It is completely in the realm of possibility that areas with higher helmet usage rates give the impression that riding a bicycle is unsafe and thus keeps the “interested but concerned” (I hate that term btw) from riding their bicycles more often. And as such, you may actually be harming the “safety in numbers” principle to the point that you actually make yourself less safe by wearing the safety gear.

    I bring this up because with the sudden rise in popularity of bike share and public access to bike counters across the country (world) we are starting to get data that shows that riding a bicycle isn’t nearly as dangerous as was once perceived. Especially since bike share statistics (a largely unhelmeted demographic) are logging millions of miles with no fatalities and only a handful of injuries per year, and in many cities have likely been the catalyst to the rapid rise in popularity of riding bicycles within their borders.

    How bad can riding bicycle in NYC be when you see some grey haired lady riding a citibike down the street with her locks waving in the breeze? How bad can riding a bicycle in NYC be when you see a guy in full day-glo body armor riding down the street?

    Which image makes you want to ride?

  14. Dann says:

    A helmet has saved my noggin a few times. Twice in the past three years – both falls due to ice (one without studded tires).

    I’ve also been hit with flying rocks coming up from car tires, sometimes from as far away at 30 to 50 feet. Seeing the incoming projectiles, I’ve tilted my head and let the helmet take the blow.

    A helmet keeps me cool in summer due to the vents speeding up the channeled air onto the brain bucket. And, with the help of a helmet cover, keeps me warmer in winter by shedding rain and snow and keeping warmer air next to the head.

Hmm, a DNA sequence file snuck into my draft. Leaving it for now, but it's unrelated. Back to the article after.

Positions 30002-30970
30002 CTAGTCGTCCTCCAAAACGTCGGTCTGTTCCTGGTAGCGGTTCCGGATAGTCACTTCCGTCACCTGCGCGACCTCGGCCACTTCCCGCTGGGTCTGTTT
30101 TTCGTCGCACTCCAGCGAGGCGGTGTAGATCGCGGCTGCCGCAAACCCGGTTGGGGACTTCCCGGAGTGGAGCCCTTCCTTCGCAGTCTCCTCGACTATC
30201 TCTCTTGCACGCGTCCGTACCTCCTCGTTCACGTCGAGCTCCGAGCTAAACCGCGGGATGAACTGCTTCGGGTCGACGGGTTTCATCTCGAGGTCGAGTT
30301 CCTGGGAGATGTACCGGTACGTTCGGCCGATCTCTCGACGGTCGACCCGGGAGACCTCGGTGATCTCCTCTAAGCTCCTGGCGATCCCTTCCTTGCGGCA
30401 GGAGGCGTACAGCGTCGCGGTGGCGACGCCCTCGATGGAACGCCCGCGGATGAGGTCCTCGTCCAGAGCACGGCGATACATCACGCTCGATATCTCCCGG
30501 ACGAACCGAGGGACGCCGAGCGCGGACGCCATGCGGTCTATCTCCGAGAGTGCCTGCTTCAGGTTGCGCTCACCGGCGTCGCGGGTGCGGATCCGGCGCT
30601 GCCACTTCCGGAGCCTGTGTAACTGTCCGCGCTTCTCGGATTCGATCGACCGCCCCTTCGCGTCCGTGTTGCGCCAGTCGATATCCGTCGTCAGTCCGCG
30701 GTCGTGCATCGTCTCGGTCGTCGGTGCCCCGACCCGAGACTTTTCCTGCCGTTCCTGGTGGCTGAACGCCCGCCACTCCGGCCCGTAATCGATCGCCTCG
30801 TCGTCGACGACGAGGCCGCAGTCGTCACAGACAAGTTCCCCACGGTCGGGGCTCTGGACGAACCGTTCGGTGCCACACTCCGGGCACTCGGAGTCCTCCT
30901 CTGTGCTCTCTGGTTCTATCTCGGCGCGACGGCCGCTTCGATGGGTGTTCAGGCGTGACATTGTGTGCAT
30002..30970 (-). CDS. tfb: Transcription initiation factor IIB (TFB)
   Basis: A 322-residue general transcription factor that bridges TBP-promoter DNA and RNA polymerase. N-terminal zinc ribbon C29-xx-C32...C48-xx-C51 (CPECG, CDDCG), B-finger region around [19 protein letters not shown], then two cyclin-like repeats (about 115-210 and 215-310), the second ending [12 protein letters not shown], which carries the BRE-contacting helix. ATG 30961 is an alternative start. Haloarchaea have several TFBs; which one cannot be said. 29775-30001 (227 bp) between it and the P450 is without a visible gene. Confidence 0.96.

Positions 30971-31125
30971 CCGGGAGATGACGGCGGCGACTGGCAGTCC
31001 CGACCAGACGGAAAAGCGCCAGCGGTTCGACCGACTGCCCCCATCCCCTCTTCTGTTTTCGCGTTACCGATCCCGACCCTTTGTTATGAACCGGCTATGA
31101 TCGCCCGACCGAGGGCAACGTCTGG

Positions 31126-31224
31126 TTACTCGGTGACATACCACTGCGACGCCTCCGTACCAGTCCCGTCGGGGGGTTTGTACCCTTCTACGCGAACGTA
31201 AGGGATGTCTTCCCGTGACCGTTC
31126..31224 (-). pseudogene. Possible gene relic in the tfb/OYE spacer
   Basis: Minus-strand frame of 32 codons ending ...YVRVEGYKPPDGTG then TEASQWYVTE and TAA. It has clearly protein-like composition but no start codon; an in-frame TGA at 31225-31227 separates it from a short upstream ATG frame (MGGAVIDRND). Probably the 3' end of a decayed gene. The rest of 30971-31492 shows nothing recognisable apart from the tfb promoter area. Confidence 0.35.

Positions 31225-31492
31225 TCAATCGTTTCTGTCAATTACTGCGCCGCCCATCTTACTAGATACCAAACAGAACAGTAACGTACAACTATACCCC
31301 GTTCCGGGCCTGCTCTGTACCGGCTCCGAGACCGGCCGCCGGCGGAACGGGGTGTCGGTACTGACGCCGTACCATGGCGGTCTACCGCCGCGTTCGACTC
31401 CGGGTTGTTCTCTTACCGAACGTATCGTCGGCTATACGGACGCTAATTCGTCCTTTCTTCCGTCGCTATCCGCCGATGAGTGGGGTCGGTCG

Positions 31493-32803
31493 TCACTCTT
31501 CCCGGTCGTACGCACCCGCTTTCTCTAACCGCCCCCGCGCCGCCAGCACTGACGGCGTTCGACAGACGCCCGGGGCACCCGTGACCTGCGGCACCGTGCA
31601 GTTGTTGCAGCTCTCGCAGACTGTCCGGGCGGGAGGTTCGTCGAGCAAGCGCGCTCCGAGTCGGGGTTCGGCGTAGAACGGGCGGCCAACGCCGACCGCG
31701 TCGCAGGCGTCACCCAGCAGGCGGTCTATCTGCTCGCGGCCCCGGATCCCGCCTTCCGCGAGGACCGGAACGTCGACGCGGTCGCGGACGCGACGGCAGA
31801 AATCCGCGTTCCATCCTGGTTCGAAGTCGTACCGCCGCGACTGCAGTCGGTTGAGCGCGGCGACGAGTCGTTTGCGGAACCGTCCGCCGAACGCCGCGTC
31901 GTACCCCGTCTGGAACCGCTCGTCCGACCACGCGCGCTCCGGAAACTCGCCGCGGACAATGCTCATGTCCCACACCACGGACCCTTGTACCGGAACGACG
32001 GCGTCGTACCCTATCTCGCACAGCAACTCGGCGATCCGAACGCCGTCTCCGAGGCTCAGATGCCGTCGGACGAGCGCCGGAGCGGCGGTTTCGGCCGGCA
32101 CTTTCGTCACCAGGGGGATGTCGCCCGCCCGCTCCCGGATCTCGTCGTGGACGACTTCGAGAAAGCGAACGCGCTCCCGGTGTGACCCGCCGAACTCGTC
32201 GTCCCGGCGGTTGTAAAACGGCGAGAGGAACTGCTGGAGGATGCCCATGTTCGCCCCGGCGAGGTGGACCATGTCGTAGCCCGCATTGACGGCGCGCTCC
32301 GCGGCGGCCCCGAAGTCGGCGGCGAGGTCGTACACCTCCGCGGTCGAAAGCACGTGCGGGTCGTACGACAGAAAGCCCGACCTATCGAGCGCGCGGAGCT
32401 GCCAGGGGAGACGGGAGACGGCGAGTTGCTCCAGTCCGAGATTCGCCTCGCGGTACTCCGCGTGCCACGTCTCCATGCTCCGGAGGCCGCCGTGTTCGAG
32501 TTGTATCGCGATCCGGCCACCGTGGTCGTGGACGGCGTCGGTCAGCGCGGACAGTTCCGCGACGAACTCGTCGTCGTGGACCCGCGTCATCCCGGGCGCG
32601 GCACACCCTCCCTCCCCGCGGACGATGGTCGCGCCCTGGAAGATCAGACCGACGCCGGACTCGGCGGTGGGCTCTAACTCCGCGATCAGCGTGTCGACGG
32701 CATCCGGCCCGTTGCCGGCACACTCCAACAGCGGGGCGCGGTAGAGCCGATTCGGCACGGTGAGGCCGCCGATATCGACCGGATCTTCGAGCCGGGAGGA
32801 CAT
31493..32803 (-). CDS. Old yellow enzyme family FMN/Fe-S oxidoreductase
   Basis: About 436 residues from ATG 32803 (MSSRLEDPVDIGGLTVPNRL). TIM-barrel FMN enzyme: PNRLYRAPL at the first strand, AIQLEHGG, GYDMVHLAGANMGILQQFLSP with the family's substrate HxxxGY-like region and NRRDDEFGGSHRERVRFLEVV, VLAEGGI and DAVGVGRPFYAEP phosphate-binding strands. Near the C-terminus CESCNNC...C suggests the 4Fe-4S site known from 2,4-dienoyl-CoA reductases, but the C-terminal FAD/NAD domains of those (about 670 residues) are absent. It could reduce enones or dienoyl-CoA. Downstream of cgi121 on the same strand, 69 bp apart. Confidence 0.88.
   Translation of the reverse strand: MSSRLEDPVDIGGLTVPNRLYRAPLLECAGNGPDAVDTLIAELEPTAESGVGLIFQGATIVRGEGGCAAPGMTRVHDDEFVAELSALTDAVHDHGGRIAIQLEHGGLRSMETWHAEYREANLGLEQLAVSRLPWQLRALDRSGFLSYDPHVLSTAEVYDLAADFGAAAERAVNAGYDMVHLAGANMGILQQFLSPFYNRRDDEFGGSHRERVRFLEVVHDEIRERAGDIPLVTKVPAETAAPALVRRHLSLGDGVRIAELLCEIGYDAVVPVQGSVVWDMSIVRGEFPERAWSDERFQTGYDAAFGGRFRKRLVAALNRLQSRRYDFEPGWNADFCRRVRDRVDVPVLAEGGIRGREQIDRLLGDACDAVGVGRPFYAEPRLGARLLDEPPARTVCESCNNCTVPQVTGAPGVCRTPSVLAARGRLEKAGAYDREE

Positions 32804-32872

I have used rear view mirrors stuck to my helmet, but have stopped using them for various reasons.

    I’ve taken to ride with some kind of eye protection as well. A few years ago on one ride home a very large Bombus (bumble bee) flew into by safety glasses. Within five blocks, a hummingbird hit me square in the lens of those same glasses! Either animal could have taken my eye out – just like a Red Ryder BB-gun!

  15. Bob says:

    My commute is a whopping 4 blocks, so I generally don’t wear a helmet when riding to work. On the other hand, I will often wear one when riding recreationally, even if it is mostly paths, because most of that riding at least starts with me riding through the downtown portion of my city where people are only starting to think about seeing bicyclists. I guess that puts me on the fence with my own usage.

  16. Thomas Bowden says:

    I want to address just one narrow aspect of the discussion. It is often said that the rider who goes helmetless is not only hurting hemself/herself, but also imposing costs on all of us if they are injured. Assuming this is true, it is also true of those who refuse to wear helmets when walking on sidewalks or up and down stairs in their homes, or of those who choose not to wear personal flotation devices when bathing alone in their tubs. And don’t get me started on helmetless barstool sitters.